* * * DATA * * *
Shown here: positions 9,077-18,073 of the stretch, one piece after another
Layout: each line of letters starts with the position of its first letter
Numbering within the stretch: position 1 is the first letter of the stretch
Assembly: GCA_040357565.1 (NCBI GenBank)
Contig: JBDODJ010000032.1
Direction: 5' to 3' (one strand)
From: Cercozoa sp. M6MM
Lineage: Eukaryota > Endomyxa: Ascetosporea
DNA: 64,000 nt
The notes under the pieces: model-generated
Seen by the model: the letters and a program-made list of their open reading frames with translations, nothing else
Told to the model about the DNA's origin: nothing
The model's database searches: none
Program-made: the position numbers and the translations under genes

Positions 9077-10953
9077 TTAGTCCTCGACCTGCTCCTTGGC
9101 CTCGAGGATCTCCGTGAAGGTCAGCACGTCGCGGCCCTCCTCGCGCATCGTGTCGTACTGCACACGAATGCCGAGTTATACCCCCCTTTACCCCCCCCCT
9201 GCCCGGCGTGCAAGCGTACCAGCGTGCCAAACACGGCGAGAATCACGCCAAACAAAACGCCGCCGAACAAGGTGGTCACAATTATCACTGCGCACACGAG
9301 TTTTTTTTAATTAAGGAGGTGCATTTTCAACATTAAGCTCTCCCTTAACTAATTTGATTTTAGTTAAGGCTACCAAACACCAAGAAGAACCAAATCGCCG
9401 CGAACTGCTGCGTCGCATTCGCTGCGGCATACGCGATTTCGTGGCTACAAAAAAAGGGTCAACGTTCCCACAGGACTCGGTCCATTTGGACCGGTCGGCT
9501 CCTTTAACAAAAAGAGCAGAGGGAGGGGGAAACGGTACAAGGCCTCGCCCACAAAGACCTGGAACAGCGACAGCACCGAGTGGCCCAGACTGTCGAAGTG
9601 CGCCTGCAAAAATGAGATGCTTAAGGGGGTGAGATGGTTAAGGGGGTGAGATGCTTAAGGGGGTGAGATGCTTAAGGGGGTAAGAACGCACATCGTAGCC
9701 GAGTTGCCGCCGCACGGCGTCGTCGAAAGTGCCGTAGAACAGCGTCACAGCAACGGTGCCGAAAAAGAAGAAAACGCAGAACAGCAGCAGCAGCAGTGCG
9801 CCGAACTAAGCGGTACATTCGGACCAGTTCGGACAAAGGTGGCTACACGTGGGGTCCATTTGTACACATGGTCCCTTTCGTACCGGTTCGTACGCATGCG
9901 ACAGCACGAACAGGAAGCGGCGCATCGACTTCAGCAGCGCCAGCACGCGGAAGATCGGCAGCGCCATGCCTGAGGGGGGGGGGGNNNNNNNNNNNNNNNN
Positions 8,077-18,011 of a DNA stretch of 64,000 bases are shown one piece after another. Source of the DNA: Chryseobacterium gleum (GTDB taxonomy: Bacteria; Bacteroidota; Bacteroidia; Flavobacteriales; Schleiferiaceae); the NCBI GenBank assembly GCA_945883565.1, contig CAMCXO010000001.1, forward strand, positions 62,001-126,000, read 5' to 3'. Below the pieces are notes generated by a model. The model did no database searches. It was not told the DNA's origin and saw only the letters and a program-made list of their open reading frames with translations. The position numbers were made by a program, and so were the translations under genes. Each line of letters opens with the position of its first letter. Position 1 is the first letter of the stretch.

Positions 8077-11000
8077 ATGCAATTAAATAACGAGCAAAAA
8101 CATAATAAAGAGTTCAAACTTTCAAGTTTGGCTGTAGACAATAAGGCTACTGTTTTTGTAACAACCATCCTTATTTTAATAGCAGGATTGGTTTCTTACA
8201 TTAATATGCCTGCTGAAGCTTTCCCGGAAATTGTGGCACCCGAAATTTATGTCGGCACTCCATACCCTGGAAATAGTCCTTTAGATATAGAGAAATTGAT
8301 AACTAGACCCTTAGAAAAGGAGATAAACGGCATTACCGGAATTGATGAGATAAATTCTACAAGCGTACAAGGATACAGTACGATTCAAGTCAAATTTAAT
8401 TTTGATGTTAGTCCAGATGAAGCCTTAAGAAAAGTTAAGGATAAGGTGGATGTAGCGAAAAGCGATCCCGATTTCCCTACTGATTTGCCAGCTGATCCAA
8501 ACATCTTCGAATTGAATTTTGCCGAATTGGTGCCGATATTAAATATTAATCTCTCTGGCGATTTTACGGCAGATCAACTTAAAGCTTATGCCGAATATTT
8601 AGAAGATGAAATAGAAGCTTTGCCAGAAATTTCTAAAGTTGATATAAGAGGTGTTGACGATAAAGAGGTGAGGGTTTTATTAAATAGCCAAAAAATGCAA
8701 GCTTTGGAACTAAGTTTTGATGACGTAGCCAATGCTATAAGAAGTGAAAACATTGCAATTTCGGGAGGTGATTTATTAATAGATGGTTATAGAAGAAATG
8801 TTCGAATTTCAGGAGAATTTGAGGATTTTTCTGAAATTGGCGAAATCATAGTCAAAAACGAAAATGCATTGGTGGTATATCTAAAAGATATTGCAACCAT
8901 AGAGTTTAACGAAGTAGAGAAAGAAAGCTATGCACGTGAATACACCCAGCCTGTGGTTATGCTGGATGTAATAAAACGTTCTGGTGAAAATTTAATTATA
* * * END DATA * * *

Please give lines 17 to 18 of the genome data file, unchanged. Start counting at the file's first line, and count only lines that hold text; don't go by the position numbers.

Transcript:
9101 CTCGAGGATCTCCGTGAAGGTCAGCACGTCGCGGCCCTCCTCGCGCATCGTGTCGTACTGCACACGAATGCCGAGTTATACCCCCCTTTACCCCCCCCCT
9201 GCCCGGCGTGCAAGCGTACCAGCGTGCCAAACACGGCGAGAATCACGCCAAACAAAACGCCGCCGAACAAGGTGGTCACAATTATCACTGCGCACACGAG